Keywords: myth, religion, flood, Mesopotamia, Babylon, Gilgameš, Judeo-Christian, Bible, Genesis, Noah, Berossus, Greco-Latin, Deucalion, pre-Hispanic, Nauha, transmission, acculturation, interpretation, appropriation.
How can we explain how multiple cultures from different times and distant places have very similar myths? And moreover, how can museums present what we know about these phenomena using a global understanding rather than a hierarchical and nationalist one?
One example of this matter is a universal story found in such different cultural milieu as Mesopotamian religion, the Bible, classical antiquity, and pre-Hispanic America. This is the mythical story about a universal flood that once ravaged the earth, and it appeared for the first time in one of the oldest literary works of humankind, and the most unique of Mesopotamian literature, the Epic of Gilgameš. 1
The epic tells the story of Gilgameš, the mythical monarch of the ancient city of Uruk, in today’s southeast of Iraq. One day he decided to undertake the last of his adventures and vital purpose: the quest for immortality. This journey became an enlightenment ritual: Gilgameš faced his own experience, understood the arbitrariness of the divine plans and the weakness of human will (Figure 1).
Figure 1: Scene form the Gilgameš epic, 8th century BC. Cylinder seal, Neo-Assyrian period. BM: 89763. © The Trustees of the British Museum.
At the end of the epic Gilgameš meets a character named Ūta-napišti who tells him that he survived a great flood sent by the gods and, eventually, became immortal. Thanks to the god Ea, Ūta-napišti became aware of the divine project and built a boat. He boarded his family along with animals of every species and, after 6 days of deluge, the boat grounded. It is this story, which recalls the biblical story of Noah and the building of the Ark, that is found on item K.3375, a clay tablet of the British Museum that was presented in their podcast series.
A History of the World in 100 Objects
This Mesopotamian chronicle became a useful legend to narrate and understand the relationship between gods and humanity. Due to its exemplarity, it ‘travelled’ over long periods and transcended its origins to be told by other cultures, which adapted it for other purposes. But most of the approaches, interpretations and museum exhibitions to date have marginalised the historical itinerary and cultural dispersion of this fragment on a global scale, choosing to interpret its discovery with the Bible as the prevailing religion. Yet like any museum object, this tablet yields 100 histories of 100 worlds. Could we approach its inscription from a more universal point of view?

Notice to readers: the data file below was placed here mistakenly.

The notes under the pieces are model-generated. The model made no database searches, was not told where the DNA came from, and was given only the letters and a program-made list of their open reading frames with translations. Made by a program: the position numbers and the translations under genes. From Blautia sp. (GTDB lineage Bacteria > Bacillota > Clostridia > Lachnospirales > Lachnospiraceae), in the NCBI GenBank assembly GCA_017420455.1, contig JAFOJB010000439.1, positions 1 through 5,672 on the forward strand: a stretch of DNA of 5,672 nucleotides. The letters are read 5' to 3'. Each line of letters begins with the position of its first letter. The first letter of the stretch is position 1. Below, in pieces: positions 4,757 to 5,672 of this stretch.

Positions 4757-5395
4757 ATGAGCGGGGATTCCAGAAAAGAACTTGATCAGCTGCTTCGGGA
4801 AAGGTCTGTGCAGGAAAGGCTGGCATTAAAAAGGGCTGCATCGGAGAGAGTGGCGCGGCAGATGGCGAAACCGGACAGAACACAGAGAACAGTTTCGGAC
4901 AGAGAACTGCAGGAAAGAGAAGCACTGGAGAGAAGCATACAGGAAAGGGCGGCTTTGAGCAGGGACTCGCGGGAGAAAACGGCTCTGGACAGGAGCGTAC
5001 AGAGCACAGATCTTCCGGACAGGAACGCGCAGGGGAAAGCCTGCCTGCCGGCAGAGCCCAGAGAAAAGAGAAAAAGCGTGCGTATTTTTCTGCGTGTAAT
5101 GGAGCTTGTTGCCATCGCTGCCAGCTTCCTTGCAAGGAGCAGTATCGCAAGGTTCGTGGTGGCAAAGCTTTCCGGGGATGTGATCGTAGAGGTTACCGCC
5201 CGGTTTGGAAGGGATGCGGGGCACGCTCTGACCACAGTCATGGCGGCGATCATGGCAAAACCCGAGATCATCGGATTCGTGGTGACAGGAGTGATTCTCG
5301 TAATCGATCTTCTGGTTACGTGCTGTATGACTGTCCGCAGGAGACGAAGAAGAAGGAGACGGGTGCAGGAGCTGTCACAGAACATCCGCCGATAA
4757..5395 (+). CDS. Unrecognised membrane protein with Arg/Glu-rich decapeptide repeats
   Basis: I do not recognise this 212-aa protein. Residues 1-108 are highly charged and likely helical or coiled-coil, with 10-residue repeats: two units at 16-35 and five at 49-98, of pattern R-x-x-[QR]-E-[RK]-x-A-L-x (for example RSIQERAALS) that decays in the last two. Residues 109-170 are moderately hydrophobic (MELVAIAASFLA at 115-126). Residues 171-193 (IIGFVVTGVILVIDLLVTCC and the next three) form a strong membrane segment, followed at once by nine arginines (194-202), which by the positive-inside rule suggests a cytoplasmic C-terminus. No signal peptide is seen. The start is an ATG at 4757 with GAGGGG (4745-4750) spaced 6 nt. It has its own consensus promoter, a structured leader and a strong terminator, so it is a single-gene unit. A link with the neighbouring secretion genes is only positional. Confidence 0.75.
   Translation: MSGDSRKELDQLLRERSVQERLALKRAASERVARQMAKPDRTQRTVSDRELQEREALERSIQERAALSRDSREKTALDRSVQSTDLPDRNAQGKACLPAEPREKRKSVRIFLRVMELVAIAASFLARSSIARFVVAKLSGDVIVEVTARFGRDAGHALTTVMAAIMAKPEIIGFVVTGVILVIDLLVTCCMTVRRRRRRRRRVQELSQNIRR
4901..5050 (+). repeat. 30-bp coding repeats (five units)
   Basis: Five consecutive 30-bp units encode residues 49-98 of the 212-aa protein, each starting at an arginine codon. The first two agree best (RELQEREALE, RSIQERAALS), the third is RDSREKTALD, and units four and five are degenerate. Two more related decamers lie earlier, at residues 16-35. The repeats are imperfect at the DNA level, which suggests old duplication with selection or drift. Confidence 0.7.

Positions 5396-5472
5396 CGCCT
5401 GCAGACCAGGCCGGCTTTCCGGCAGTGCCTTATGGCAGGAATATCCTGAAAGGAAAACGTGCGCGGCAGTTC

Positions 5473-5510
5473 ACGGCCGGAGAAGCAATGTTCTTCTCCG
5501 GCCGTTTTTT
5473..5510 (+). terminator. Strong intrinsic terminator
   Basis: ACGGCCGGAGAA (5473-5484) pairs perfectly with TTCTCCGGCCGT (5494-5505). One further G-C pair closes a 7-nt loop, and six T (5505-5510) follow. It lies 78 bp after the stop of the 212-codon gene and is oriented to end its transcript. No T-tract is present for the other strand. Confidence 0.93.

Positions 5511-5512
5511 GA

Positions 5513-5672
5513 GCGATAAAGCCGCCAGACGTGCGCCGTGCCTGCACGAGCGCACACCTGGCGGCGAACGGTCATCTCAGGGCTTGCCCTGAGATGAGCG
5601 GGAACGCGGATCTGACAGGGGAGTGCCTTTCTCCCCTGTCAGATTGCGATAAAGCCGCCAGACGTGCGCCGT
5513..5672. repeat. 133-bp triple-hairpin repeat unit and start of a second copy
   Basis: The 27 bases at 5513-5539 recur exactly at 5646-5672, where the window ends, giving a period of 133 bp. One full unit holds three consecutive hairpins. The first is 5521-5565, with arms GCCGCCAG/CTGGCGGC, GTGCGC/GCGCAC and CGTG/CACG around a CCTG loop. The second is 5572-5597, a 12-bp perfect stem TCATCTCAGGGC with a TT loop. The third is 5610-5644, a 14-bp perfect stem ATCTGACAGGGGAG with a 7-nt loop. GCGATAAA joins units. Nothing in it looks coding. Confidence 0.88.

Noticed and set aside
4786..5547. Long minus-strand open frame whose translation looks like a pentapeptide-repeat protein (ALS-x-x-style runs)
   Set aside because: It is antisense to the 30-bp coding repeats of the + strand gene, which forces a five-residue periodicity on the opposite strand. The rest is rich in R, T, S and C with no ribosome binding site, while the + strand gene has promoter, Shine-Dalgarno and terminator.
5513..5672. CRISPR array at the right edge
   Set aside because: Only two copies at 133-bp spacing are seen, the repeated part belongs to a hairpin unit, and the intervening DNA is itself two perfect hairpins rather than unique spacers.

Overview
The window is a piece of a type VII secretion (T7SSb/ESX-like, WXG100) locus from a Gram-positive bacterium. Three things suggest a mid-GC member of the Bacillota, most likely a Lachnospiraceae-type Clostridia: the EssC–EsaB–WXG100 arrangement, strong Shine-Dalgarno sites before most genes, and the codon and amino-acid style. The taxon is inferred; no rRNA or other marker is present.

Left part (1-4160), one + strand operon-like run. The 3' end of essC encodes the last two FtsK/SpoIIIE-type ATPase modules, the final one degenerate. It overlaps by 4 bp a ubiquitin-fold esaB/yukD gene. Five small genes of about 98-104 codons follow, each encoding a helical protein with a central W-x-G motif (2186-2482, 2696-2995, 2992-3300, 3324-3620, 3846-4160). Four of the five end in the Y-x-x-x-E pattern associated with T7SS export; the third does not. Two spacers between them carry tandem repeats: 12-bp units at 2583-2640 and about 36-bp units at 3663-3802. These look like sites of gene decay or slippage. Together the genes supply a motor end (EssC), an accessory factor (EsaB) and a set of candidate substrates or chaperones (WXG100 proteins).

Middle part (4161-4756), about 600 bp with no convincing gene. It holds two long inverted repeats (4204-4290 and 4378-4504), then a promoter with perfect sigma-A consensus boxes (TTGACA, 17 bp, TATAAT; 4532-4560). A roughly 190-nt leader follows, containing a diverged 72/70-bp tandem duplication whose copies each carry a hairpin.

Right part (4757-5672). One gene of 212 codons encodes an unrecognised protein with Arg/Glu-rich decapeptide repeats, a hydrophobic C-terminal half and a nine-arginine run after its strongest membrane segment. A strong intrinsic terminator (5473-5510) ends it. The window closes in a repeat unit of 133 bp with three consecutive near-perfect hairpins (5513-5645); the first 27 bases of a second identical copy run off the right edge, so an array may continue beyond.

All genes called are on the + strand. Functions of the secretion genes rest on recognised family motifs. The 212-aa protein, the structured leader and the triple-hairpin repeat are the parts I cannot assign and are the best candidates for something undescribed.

The Flood Tablet in the British Museum.
In 1861, a frequent visitor to the British Museum named George Smith, was invited to organise the Mesopotamian tablets kept in the collection. While translating the cuneiform inscriptions in them, Smith made an unexpected discovery that was to be providential for the understanding of religion, and he presented the results to the public on 3 December 1872.2 He revealed that one of the tablets taken from the excavations of Assurbanipal’s Library in ancient Nineveh, in the outskirts of today’s Mosul, contained a literary fragment whose plot revolved around the story of a universal flood that predated the Genesis account. The tablet, catalogued as K.3375, became known as the Flood Tablet (Figure 2).3
Figure 2: The Flood Tablet, 7th century BC. Clay tablet, Neo-Assyrian period. BM: K.3375. © The Trustees of the British Museum
Smith’s discovery had a huge impact and the announcement of the text’s significance was crucial on many levels. Firstly, it meant the discovery of one of the oldest literary works in human history. Consequently, it was followed by a fervent interest in reconstructing Mesopotamian culture. In doing so, scholars observed that a careful reading of other Mesopotamian literary pieces revealed more concepts also present in the Bible’s Book of Genesis: the single origin of civilization, attempts of social rebellion to revert divine order, or the multiplicity of languages as divine punishment. Concepts that for centuries were thought of and recognized as the basis of Greco-Latin and Judeo-Christian religion.